If You Like Your Kettle You Can Keep It: Mitch McConnell Decries ‘Double-Standard’ on Nuclear Option
Senate Minority Leader Mitch McConnell got chuckles from some of his colleagues this morning when he made a wisecrack about Senate Majority Leader Harry Reid‘s (D-NV) previous assurances not to change Senate filibuster rules, saying “He might just as well have said ‘If you like the rules of the senate, you can keep them.”
The jab came as Sen. McConnell was decrying a “double standard” on filibustering judicial nominees, which, when multiplied with McConnell’s own previous support for the “nuclear option,” makes it a… quadruple-standard?
“Then there are the double standards,” McConnell said. “When Democrats were in the minority, they argued strenuously for the very thing they now say we will have to do without. Namely, the right to extend a debate on lifetime appointments — to extended debate on lifetime appointments. In other words, they believe that one set of rules should apply to them, and another set to everybody else. He may have just as well have said ‘If you like the rules of the Senate, you can keep them.”
While it should surprise no one that when the Democrats were in the minority, many of them opposed ending judicial filibusters, I’m sure that Mitch McConnell would be shocked, SHOCKED to learn that the Republican Senate Majority Whip supported the nuclear option when his party was in the majority. That man’s name was Mitch McConnell. See if any of this sounds familiar, from The Congressional Record:
This is about using the filibuster to kill nominations with which the minority disagrees so 41 Senators can dictate to the President whom he can nominate to the courts of appeal and to the Supreme Court.
…Our debate is about restoring the practice honored for 214 years in the Senate of having up-or-down votes on judicial nominees. Never before has a minority of Senators obstructed a judicial nominee who enjoyed clear majority support.
Our friends on the other side of the aisle recite a list of nominees on whom there were cloture votes, but the problem with their assertion that these nominees were filibustered is that the name of each of these nominees is now preceded by the title “judge,” meaning, of course, they were confirmed.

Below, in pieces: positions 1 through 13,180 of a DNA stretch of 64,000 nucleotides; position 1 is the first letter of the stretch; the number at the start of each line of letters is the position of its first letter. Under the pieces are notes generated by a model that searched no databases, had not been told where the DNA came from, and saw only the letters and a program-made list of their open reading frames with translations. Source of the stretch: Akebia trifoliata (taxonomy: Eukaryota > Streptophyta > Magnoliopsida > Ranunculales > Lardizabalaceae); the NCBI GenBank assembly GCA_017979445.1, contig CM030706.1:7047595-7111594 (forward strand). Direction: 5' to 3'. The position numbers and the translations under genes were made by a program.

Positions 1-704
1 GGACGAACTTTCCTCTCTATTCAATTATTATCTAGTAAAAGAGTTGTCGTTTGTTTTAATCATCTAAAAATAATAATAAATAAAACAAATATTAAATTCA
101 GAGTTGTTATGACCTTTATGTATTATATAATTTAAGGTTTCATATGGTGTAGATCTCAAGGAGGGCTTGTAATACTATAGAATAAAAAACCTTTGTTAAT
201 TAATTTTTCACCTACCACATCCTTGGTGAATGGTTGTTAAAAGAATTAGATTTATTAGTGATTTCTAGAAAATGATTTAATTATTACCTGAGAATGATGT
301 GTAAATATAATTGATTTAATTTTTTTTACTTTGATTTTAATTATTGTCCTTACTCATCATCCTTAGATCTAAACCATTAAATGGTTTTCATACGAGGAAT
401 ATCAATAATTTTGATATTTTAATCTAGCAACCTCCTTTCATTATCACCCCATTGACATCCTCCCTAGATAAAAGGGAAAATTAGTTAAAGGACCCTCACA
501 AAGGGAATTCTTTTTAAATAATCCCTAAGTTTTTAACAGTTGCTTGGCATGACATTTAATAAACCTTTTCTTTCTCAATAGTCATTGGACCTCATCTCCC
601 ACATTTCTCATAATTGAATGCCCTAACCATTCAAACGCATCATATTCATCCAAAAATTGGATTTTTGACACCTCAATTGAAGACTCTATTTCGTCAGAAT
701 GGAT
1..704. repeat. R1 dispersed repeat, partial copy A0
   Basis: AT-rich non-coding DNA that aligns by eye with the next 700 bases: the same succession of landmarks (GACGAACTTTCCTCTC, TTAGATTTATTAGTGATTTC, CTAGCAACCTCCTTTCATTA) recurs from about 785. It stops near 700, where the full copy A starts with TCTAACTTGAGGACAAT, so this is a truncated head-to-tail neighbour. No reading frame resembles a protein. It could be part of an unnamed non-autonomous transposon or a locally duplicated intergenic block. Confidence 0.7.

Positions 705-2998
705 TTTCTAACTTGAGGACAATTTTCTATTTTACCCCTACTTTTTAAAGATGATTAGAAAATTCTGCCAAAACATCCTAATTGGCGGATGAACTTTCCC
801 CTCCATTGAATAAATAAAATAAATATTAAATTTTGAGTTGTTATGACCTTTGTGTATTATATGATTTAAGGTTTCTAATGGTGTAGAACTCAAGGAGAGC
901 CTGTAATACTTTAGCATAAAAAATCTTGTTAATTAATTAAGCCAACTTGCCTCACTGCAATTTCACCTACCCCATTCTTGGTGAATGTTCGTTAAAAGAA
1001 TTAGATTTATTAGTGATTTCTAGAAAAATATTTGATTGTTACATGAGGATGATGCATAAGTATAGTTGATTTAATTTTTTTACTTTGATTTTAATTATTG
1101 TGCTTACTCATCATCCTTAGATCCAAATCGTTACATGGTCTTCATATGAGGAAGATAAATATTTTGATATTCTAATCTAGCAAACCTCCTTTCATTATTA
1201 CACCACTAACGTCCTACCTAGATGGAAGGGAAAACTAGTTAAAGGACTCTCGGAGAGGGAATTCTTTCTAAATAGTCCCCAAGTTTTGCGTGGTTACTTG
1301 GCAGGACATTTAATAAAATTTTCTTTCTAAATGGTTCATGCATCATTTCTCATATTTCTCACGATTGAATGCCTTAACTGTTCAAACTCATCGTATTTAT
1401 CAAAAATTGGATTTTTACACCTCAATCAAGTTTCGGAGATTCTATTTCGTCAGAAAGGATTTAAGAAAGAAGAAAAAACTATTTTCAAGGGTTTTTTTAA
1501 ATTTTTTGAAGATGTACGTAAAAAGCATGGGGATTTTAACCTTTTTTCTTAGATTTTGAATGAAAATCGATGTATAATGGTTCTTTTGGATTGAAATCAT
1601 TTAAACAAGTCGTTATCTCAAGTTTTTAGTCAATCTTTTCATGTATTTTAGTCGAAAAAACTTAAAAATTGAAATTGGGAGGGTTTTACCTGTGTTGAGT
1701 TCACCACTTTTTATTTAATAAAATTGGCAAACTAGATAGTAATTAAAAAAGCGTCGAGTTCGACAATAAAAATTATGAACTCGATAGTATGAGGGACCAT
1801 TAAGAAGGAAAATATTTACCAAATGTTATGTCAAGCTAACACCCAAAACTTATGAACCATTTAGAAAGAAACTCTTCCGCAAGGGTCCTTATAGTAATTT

So what my Democratic colleagues did last Congress is, indeed, unprecedented. Even with controversial nominees, the leaders of both parties historically have worked together to afford them the courtesy of an up-or-down vote.
…Just 2 years later, after they had lost control of the Senate, our Democratic colleagues began to filibuster qualified judicial nominees who enjoyed clear majority support here in the Senate. They did so on a repeated partisan and systematic basis. After 214 years of precedent, in a span of a mere 16 months, they filibustered 10 circuit court nominees–totally without precedence. Many of these nominees would fill vacancies that the administrative offices of the courts have designated as judicial emergencies, including several to the long-suffering Sixth Circuit Court of Appeals, in which my State is located. As a result, President Bush has the lowest percentage of circuit court nominees confirmed in modern history, a paltry 69 percent.
The Senate, as we all know, works not just through the application of its written rules but through the shared observance of well-settled traditions and practices. There are a lot of things one can do to gum up the works here in the Senate, a lot of things you could do. But what typically happens is we exercise self-restraint, and we do not engage in that kind of behavior because invoking certain obstructionist tactics would upset the Senate’s unwritten rules. Filibustering judicial nominees with majority support falls in that category. Let me repeat, it could have always been done. For 214 years, we could have done it, but we did not. We could have, but we did not.
By filibustering 10 qualified judicial nominees in only 16 months, our Democratic colleagues have broken this unwritten rule. This is not the first time a minority of Senators has upset a Senate tradition or practice, and the current Senate majority intends to do what the majority in the Senate has often done–use its constitutional authority under article I, section 5, to reform Senate procedure by a simple majority vote.
That last part is not a misprint, that’s Mitch McConnell citing the U.S. Constitution to justify an action that he now says violates the rules of the Senate. Well-argued, sir.
There’s nothing necessarily wrong with changing your mind about an issue like this. Sen. McConnell delivered a well-reasoned argument in favor of the nuclear option in 2005, even if it does sound a lot like the argument Harry Reid is making now. It does take a certain amount of gumption to slam someone else for changing his mind, even as you’ve just changed yours back.
Here’s video of McConnell’s full 2005 speech, from C-Span:
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